As the days went by we became much more aware of her drowsy signs. Once she started displaying them, we’d soothe her to sleep. With enough time we were able to hear when she became drowsy without looking.

    Within a week, we started seeing signs of self soothing on the baby monitor, she’d wake up, cry for a minute or so and swiftly dose off again well into the night. Nowadays, she wakes up, wiggles around, coo’s a little and then doses off again.

    Throughout the night, she tends to wake up twice and display signs of hunger. I go in and breastfeed or my husband brings her a bottle, unlike throughout the day, she falls back to sleep right after being burped.

    Working in shifts has really helped us. My husband does the late night feeding so that I can get much needed rest. After less than a week, we noticed that she has started sleeping 6-9 hour stretches night after night.

    This “sleep begets sleep” approach has done wonders for our family because its meant that we too could start sleeping much longer for the first time since her birth. Her increased sleep has truly helped diminish my baby blues.

    In parallel, we’ve become a bit more careful about what we do with her during the day. She is no longer being brought from place to place as much.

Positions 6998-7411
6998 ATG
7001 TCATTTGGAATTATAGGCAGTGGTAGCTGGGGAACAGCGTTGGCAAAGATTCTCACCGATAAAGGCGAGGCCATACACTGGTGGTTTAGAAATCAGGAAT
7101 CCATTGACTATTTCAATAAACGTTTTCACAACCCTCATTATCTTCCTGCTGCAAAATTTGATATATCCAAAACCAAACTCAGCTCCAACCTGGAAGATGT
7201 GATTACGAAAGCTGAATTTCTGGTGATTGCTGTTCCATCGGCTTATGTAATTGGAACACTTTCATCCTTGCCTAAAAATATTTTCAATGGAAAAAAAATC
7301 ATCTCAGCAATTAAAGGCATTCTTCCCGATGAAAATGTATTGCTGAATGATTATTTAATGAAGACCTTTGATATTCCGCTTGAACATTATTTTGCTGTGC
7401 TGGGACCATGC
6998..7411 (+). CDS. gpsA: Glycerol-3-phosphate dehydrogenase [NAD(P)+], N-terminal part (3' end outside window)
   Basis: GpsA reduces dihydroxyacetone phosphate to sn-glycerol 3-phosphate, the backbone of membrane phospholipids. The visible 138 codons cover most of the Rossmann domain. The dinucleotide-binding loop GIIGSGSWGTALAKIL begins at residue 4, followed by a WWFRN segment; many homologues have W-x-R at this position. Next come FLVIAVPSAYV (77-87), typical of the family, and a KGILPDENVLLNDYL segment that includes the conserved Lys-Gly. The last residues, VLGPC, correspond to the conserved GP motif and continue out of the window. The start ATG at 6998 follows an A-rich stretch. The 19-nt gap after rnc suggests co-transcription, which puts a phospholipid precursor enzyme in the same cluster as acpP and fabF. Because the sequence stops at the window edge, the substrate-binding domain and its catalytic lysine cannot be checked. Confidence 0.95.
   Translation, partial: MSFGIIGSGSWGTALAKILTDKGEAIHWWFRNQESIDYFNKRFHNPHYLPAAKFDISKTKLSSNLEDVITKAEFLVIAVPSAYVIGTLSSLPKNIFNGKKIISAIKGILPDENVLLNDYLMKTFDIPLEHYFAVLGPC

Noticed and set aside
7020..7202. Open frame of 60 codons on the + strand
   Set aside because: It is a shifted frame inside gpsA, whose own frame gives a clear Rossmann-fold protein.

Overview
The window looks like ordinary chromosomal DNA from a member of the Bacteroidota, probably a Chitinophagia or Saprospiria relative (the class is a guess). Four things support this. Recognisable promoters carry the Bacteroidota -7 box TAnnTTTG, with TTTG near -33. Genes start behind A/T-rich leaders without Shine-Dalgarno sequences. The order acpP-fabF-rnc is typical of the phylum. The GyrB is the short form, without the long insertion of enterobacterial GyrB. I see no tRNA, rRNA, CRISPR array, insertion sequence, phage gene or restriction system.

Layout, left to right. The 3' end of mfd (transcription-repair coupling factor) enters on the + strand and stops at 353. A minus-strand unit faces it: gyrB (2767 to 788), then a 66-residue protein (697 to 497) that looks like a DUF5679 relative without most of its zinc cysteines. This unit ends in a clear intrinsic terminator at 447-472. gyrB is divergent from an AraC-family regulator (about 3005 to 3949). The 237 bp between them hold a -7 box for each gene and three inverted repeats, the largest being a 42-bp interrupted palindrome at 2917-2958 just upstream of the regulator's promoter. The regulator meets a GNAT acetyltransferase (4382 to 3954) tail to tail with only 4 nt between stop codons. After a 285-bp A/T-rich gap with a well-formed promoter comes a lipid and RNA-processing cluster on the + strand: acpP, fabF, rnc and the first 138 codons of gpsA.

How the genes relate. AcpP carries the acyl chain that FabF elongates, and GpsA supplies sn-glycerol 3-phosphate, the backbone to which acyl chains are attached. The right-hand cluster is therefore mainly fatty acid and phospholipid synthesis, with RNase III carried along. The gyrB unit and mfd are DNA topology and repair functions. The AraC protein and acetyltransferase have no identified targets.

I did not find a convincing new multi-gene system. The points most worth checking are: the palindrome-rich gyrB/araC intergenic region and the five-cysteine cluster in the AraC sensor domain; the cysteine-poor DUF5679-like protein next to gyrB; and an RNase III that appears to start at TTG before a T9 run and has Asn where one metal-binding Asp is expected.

Sure, we still have our moments where she simply needs to experience light and motion when she’s trying to nap but my husband and I try to avoid it if we can. Small habits like, having one of us stay home with baby whilst the other goes out or going for walks during our daughter’s wake time has really helped.

    Today, we protect her naps and bedtime sleep whilst still remaining realistic about what works for us as a family. It’s made us cherish quality time with her when she is awake even more.

  40. Hi Dr. Weissbluth,
    Thank you for the book, its very useful.

    My 11-month-old baby used to sleep through the night (7 pm – 6 am) and took two naps: 9 am (40 minutes) and 1 pm (1.5 hours). A couple of days ago, she started waking up at night, and the midday nap now only lasts 30 minutes. Do you think something should change?

    * About 2 weeks ago, I dropped her the third nap